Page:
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Given to the Wild by The Maccabees

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Reviewed on 11th May 2012.


Given to the Wild

By The Maccabees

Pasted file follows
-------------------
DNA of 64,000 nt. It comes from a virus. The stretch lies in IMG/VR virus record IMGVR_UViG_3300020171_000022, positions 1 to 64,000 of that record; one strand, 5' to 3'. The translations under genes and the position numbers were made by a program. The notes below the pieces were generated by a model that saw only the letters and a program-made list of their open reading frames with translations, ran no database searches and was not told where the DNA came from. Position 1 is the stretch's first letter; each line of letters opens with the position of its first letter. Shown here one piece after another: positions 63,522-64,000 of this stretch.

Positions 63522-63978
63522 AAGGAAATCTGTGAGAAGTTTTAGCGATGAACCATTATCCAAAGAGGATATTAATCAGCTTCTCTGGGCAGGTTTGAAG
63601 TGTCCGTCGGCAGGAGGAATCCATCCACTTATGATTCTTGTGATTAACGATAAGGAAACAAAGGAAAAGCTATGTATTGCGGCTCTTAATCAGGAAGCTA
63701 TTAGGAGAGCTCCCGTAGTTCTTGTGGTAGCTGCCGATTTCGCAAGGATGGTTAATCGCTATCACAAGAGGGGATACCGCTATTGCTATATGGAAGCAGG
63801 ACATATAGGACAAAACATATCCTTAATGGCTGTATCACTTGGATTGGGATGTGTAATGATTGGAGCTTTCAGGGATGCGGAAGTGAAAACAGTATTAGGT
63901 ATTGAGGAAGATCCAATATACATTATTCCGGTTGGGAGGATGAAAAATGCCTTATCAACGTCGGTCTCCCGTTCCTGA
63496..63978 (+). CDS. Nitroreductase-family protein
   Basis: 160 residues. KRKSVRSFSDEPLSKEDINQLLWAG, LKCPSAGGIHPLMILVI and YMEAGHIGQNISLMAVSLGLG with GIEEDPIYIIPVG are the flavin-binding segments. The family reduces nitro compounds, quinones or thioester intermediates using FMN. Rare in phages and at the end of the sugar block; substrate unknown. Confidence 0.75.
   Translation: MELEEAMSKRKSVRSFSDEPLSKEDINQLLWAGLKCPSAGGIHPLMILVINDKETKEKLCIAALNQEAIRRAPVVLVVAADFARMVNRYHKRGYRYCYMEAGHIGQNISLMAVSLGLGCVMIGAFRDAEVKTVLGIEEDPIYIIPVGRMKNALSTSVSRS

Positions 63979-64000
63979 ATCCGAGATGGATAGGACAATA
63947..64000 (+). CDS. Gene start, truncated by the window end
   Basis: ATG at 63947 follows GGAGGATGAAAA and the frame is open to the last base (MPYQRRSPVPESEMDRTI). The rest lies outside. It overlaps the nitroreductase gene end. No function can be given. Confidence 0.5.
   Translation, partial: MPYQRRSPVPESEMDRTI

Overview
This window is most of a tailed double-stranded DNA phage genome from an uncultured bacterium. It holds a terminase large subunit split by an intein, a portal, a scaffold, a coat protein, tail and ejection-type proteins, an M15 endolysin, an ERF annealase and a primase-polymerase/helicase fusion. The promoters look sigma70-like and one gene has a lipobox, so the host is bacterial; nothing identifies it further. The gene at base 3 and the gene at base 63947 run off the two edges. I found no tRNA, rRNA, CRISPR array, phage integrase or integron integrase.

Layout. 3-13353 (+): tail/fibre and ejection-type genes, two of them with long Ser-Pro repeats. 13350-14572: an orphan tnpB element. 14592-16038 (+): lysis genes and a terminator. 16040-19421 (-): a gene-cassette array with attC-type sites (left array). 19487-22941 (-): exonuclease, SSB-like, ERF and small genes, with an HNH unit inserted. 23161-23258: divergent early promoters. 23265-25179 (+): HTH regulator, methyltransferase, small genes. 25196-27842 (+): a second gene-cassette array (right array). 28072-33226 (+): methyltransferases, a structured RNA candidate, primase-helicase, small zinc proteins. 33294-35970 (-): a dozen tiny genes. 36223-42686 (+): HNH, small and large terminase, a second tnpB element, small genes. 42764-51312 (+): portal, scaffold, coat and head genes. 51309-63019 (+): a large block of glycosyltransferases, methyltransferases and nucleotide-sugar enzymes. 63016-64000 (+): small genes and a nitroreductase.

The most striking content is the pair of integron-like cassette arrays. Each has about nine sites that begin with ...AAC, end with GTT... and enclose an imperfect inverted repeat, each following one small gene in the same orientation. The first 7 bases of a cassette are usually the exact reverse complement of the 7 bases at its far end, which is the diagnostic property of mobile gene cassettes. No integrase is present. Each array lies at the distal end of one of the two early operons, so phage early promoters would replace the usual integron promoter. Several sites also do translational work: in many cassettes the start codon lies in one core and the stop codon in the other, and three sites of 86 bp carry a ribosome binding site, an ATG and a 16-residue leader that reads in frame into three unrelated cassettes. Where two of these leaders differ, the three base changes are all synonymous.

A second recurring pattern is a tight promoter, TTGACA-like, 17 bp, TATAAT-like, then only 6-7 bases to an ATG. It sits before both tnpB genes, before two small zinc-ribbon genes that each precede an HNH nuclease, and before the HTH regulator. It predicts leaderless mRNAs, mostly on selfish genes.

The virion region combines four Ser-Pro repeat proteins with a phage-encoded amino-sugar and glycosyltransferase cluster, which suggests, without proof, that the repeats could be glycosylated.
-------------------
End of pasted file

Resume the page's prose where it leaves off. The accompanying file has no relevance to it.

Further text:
The Maccabees third offering arrives a whole 5 years after their debut 'Colour It In'. Back in 2007, early single 'First Love' paired The Maccabees with other leather-jacket-clad indie rockers of the time such as Bloc Party and The Futureheads. At the time, given the chart success of acts such as The Libertines, it seemed that if a band knew their way around the Gang of Four back catalogue and could squeeze a riff out of a slightly out of tune guitar, they were destined for greatness, but things have changed since then. With many sections of the music media prematurely declaring the death of guitar-led indie music, The Maccabees have found themselves in a hostile environment to release their 'difficult third album'. However, Orlando Weeks and co seem undeterred by the slump in popularity of their particular brand of indie rock and have instead decided to follow the lead of recent success stories Foals and Wild Beasts. Both with Mercury award nominations under their belts, these bands (whilst keeping indie rock as their base) have experimented with atmospherics and timings to set themselves apart from the constant waves of indie dross riding on the New Musical Express, and therefore have not only found themselves a whole new audience, but also pointed a new direction for indie rock itself. Tim Goldsworthy's (LCD Soundsystem, Massive Attack) production gives The Maccabees a sound that makes them exciting and inventive in 2012. Intro track, 'Given to the Wild', beautifully and gently eases the listener into the record, whilst the piano instrumentation on 'Ayala' adds another dimension to the album's ever-evolving sound. So great is the standard on this record that single 'Pelican' almost feels like a weak point, the high point undoubtedly being stomper 'Unknown', a track which is almost Muse-esque in its epic proportions. It is true that Weeks' lyrical insights aren't the greatest but it is hard to pick on the lyrics when the instrumentation maintains its quality. Ultimately, The Maccabees must be applauded for their fearless attempt at reinvention as an indie rock band in 2012, whilst so many fall by the wayside. They've not only created their best album to date, they've also rubbished talk of a 'difficult third album'. Now where are those critics that declared the death of guitar-led indie music....?



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